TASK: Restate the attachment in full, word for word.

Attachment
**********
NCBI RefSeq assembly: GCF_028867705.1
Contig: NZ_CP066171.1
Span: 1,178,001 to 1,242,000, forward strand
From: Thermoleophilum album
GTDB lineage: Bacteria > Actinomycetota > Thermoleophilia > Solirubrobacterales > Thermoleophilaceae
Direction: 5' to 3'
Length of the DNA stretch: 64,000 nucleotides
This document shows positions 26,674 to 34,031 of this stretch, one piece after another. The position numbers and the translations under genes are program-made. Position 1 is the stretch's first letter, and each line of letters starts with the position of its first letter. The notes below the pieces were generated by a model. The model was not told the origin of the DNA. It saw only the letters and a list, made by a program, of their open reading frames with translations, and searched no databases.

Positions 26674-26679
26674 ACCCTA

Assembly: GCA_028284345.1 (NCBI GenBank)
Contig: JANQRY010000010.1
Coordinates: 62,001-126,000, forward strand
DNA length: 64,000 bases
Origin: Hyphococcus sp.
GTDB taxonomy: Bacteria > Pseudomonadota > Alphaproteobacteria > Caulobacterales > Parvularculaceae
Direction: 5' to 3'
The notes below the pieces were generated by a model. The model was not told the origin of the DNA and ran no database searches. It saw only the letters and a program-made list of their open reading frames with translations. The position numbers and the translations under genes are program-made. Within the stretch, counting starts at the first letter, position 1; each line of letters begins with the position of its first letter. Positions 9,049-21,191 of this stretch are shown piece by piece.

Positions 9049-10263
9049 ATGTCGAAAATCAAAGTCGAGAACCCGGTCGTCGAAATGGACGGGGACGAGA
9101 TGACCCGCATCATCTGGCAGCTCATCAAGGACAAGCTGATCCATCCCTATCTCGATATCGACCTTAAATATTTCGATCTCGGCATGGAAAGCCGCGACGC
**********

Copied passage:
NCBI RefSeq assembly: GCF_028867705.1
Contig: NZ_CP066171.1
Span: 1,178,001 to 1,242,000, forward strand
From: Thermoleophilum album
GTDB lineage: Bacteria > Actinomycetota > Thermoleophilia > Solirubrobacterales > Thermoleophilaceae
Direction: 5' to 3'
Length of the DNA stretch: 64,000 nucleotides
This document shows positions 26,674 to 34,031 of this stretch, one piece after another. The position numbers and the translations under genes are program-made. Position 1 is the stretch's first letter, and each line of letters starts with the position of its first letter. The notes below the pieces were generated by a model. The model was not told the origin of the DNA. It saw only the letters and a list, made by a program, of their open reading frames with translations, and searched no databases.

Positions 26674-26679
26674 ACCCTA

Assembly: GCA_028284345.1 (NCBI GenBank)
Contig: JANQRY010000010.1
Coordinates: 62,001-126,000, forward strand
DNA length: 64,000 bases
Origin: Hyphococcus sp.
GTDB taxonomy: Bacteria > Pseudomonadota > Alphaproteobacteria > Caulobacterales > Parvularculaceae
Direction: 5' to 3'
The notes below the pieces were generated by a model. The model was not told the origin of the DNA and ran no database searches. It saw only the letters and a program-made list of their open reading frames with translations. The position numbers and the translations under genes are program-made. Within the stretch, counting starts at the first letter, position 1; each line of letters begins with the position of its first letter. Positions 9,049-21,191 of this stretch are shown piece by piece.

Positions 9049-10263
9049 ATGTCGAAAATCAAAGTCGAGAACCCGGTCGTCGAAATGGACGGGGACGAGA
9101 TGACCCGCATCATCTGGCAGCTCATCAAGGACAAGCTGATCCATCCCTATCTCGATATCGACCTTAAATATTTCGATCTCGGCATGGAAAGCCGCGACGC